It’s been five years since I launched my model Yield Hog Dividend Growth Portfolio. Today, I’ll be taking a detailed look at how the portfolio has performed.
With markets getting pounded over the past several weeks, the five-year anniversary hasn’t come at the most opportune time. Still, I think you’ll agree that the results validate the dividend-growth investing strategy. Despite facing myriad challenges over the past few years – a global pandemic, massive supply chain disruptions, rising interest rates, surging inflation, war – the portfolio delivered solid gains.
Before I dig into the details, allow me to quickly recap the portfolio’s mission.
When I started the portfolio on Oct. 1, 2017, with $100,000 of virtual cash, my goal was to identify blue-chip companies with a history of raising their dividends and a strong likelihood of continuing to do so. As a risk-averse, buy-and-hold investor, I wasn’t interested in swinging for the fences. Good thing, too, because a lot of formerly high-flying stocks have come crashing back to earth. Canopy Growth Corp. WEED-T or Shopify Inc. SHOP-T, anyone?
Rather, I was aiming to generate a sustainable and growing stream of dividend income, along with steady capital gains, without taking on a lot of risk.
So how did the portfolio make out?
Well, as of Sept. 30, it was worth $142,852.78, representing a total return of 42.9 per cent since inception. On a compound annual basis, that works out to a return of 7.4 per cent, compared with a gain of about 6.5 per cent for the S&P/TSX Capped Composite Total Return Index over the same period. (All total return figures include dividends.)
Granted, I didn’t exactly crush the index, but this is the second consecutive five-year period in which my dividend growth strategy has outperformed the S&P/TSX. (I summarized my previous portfolio’s performance in a 2017 column titled “Dividend investing works: Here’s five years of proof.”)
I can hear the skeptics: “A hundred grand? That’s all? And it’s not even real money.” True, the money in the model portfolio isn’t real, but I own all of the stocks personally, so this is more than a theoretical exercise. As for the dollar amounts, go ahead and add an extra zero – or two or three – if you want to see how the portfolio would have performed with a larger initial sum. Had the portfolio started with $1-million, for instance, it would be worth $1,428,527.80 today.
Remember, too, that no new capital was added along the way, apart from reinvesting dividends when sufficient cash had accumulated. In real life, most people continue contributing to an investment portfolio.
Now, let’s talk about those dividends. This is where things get interesting.
At inception, the portfolio was generating $4,094 of projected annual income, based on dividend rates at the time, for a yield of about 4.1 per cent ($4,094/$100,000).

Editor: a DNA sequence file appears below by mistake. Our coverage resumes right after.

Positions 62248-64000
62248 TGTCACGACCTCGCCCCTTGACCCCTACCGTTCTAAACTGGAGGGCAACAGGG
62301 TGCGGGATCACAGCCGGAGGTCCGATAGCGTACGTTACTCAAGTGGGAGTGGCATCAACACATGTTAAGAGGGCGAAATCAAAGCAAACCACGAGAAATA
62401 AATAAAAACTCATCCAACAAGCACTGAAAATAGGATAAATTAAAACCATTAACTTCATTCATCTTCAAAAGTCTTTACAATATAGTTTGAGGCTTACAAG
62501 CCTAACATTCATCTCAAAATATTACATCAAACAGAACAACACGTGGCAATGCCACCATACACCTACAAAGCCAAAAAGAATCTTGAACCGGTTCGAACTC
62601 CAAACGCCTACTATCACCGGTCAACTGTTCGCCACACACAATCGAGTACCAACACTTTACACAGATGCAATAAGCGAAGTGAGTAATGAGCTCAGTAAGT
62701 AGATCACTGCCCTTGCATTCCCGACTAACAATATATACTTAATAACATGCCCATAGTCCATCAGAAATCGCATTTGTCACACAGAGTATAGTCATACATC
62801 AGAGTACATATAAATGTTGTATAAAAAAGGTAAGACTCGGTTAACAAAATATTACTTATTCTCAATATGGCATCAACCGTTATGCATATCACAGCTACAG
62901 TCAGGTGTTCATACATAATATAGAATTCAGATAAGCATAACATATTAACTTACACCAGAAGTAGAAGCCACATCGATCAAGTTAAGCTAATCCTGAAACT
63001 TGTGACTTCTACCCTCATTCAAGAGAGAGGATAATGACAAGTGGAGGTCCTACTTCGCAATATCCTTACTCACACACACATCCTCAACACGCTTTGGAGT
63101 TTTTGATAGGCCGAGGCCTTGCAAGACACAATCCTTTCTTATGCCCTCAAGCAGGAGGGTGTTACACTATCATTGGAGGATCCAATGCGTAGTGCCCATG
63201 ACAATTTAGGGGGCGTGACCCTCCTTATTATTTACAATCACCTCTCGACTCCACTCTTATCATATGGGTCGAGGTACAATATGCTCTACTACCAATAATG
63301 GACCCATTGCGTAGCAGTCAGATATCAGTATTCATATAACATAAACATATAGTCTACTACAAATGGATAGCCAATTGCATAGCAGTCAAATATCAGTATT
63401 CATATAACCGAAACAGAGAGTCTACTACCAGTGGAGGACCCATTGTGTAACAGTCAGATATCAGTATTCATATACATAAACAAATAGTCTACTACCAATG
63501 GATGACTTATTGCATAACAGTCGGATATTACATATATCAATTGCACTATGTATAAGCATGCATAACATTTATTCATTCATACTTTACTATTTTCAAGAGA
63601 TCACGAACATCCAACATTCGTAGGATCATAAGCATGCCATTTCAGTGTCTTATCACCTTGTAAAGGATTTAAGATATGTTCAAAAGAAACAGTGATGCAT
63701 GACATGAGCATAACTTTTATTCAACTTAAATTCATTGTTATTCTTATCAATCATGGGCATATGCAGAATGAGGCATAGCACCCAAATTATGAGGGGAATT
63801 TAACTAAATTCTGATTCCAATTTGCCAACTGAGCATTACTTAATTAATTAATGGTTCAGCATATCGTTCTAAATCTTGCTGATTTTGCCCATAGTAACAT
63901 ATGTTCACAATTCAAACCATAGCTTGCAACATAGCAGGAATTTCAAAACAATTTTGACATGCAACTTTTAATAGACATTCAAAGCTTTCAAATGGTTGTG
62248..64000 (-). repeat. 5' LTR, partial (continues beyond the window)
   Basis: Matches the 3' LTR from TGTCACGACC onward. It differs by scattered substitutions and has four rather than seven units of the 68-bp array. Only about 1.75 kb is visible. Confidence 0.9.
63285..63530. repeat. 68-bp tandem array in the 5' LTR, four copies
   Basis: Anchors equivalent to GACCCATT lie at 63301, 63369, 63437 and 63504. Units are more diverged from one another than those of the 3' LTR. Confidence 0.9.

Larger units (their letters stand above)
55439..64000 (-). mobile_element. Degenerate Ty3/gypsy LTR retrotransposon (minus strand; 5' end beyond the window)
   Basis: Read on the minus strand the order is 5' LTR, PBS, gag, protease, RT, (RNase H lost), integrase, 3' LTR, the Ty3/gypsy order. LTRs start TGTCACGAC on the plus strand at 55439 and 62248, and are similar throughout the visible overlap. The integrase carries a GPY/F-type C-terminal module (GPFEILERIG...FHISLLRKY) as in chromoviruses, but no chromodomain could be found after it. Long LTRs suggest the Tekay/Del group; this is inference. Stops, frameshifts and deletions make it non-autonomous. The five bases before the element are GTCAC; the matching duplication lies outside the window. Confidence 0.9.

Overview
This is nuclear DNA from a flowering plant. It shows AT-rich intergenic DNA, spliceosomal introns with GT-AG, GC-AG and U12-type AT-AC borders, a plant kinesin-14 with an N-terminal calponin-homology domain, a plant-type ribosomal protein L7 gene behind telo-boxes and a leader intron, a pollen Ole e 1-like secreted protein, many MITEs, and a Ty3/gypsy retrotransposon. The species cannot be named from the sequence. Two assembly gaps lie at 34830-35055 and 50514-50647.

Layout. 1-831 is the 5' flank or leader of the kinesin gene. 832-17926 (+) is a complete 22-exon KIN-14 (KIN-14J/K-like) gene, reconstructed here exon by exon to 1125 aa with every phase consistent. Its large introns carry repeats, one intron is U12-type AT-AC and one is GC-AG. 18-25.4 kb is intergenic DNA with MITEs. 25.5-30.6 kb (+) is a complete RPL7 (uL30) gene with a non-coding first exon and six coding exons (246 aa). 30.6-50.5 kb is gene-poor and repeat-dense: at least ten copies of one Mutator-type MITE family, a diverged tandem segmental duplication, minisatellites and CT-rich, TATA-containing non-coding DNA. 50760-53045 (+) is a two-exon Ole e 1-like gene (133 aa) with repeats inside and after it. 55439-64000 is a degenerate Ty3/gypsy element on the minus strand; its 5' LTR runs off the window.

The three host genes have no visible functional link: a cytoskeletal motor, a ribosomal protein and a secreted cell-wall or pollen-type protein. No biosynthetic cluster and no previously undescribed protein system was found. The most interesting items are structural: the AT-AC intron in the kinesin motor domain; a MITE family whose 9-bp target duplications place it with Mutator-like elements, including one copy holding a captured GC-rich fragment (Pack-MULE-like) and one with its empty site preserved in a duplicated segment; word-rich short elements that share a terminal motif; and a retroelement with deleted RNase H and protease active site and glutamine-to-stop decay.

Five years later, thanks to dozens of dividend increases and regular reinvestments of cash, the portfolio’s annual income has grown to $6,833 – an increase of 66.9 per cent – and the yield is now about 4.8 per cent. The higher yield reflects the fact that the portfolio’s annual income has grown at a faster rate than its total value.
Some investors also like to look at a measure called “yield on cost.” This is calculated by dividing the current annual income of $6,833 by the portfolio’s initial cost of $100,000, which works out to a yield on cost of 6.83 per cent. In other words, for every $100 invested originally, the portfolio is now generating $6.83 of dividend income annually. And that number will almost certainly continue to rise in the months and years ahead.
This underlines one of the key benefits of the dividend growth strategy: It increases your income and protects your purchasing power from inflation, which is a chief concern for many people right now. Whether you’re retired or still working and want to supplement your cash flow, a portfolio of dividend growth stocks can help.
Not every investment worked out as I had hoped. That’s invariably the case, which is why diversification is so important. A handful of stocks – including Manulife Financial Corp. MFC-T and Canadian Utilities Ltd. CU-T – are underwater since I bought them (excluding dividends). And several real estate investment trusts – namely Canadian Apartment Properties REIT CAR-UN-T, Choice Properties REIT CHP-UN-T and SmartCentres REIT SRU-UN-T – have put distribution increases on hold.
But on the whole, I’m pleased with the portfolio’s performance, notwithstanding the fact that many of the stocks have been hammered over the past few weeks. Their prices will recover in time and, regardless of how the current market turmoil plays out, I’m confident that most of the stocks in the portfolio will continue to increase their dividends.
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